Magee, Michelle, and Joyce PhD. RN Conley
STATEMENT OF THE PROBLEM
The objective of this literature review is to examine what association exists between Proton Pump Inhibitor (PPI) therapy and the development of Clostridium difficile infection (CDI). PPIs are widely used for gastric ulcer prophylaxis in the inpatient setting.
What is the effect of PPI therapy on incidence of nosocomial Clostridium difficile among hospitalized adults, compared to patients who do not receive PPIs?
The Ovid Medline, CINAHL, and PubMed databases were searched using the headings “Clostridium difficile” and “Proton Pump Inhibitors”. The search was limited to humans and the last five years. Articles focused on nursing homes, community acquired CDI and adults with CDI diagnosis prior to hospitalization were excluded. Four articles were applicable for this review. A fifth article was found as a reference in another article, and a sixth landmark study published in 2004 was also included.
There are no guidelines for best practice with regards to preventative PPI use found in the Cochrane Review or SUMSearch.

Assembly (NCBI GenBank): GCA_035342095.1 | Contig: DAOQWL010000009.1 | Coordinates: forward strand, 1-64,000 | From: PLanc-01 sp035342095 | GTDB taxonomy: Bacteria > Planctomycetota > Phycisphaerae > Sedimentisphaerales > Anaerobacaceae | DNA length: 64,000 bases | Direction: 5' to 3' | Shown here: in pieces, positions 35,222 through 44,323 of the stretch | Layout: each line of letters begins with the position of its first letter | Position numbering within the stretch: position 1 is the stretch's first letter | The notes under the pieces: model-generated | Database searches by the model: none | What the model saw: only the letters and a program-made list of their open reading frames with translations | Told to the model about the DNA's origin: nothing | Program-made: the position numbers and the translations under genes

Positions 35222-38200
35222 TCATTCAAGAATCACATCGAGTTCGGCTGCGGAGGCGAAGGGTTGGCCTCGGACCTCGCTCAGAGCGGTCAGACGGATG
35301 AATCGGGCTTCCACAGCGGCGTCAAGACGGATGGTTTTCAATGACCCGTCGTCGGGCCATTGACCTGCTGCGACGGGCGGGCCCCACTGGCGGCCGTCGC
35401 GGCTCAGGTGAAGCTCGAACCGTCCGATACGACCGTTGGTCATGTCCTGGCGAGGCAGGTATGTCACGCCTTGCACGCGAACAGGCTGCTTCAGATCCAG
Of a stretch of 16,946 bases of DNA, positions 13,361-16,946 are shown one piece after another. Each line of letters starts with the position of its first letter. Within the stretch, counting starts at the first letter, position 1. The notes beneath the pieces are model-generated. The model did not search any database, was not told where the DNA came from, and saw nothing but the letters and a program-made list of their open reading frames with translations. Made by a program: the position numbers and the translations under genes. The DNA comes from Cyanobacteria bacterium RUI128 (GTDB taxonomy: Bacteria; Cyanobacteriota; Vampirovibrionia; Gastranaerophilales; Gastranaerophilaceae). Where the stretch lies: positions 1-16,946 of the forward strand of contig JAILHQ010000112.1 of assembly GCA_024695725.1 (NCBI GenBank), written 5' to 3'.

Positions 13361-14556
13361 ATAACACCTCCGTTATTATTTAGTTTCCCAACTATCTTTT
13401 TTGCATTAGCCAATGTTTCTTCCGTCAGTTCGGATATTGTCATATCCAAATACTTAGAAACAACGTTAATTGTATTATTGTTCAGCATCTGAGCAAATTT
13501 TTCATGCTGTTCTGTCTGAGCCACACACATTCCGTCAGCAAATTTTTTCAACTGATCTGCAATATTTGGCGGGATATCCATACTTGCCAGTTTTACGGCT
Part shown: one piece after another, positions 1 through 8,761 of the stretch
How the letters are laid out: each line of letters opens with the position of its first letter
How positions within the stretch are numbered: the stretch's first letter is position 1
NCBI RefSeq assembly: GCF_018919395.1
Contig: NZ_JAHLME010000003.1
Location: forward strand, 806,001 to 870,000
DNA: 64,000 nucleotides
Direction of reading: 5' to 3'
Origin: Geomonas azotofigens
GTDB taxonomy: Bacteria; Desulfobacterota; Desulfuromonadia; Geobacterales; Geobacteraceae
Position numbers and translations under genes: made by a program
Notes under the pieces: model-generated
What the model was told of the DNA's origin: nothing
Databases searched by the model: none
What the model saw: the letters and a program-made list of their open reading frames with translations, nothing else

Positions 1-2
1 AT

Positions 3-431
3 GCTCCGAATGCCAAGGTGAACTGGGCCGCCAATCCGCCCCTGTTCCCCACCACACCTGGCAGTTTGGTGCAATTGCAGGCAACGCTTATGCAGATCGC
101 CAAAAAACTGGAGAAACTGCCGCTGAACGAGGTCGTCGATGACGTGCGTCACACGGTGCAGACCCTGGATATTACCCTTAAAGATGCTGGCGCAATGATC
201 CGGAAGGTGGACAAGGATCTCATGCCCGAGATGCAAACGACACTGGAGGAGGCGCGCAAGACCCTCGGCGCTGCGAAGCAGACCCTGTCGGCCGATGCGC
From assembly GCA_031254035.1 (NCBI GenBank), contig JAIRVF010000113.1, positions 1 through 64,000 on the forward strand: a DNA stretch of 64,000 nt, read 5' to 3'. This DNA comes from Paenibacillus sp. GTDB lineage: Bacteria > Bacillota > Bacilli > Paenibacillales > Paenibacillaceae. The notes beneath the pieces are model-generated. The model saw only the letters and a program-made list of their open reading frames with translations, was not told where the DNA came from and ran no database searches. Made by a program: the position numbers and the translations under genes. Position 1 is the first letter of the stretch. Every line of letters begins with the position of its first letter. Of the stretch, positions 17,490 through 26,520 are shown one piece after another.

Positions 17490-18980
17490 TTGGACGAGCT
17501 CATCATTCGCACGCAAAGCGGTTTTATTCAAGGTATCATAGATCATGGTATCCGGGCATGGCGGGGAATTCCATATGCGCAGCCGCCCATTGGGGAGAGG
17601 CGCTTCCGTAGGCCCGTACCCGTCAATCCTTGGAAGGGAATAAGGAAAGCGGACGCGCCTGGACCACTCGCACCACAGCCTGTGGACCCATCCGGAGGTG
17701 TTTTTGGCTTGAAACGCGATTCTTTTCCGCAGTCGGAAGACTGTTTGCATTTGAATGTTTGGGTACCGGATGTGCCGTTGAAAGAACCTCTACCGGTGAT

The studies analyzed were either case control or cohort; one was a systemic review. Five out of 6 studies found a statiscally significant link between PPI use and CDI. Because there are multiple risks associated with CDI (such as poor infection control practices, long hospital stays, renal impairment, age, and co-morbidities), it is difficult to control for every factor. However, overuse of broad spectrum antibiotics is the most consistent causative factor for CDI. The one article that did not find an association between PPI use and CDI did not control for antibiotic exposure, and was carried out during a CDI epidemic.
CLINICAL PRACTICE IMPLICATIONS
There is convincing evidence to discontinue PPI prophylaxis and recommend PPI stewardship in the hospital setting where there is no medical indication for PPI therapy.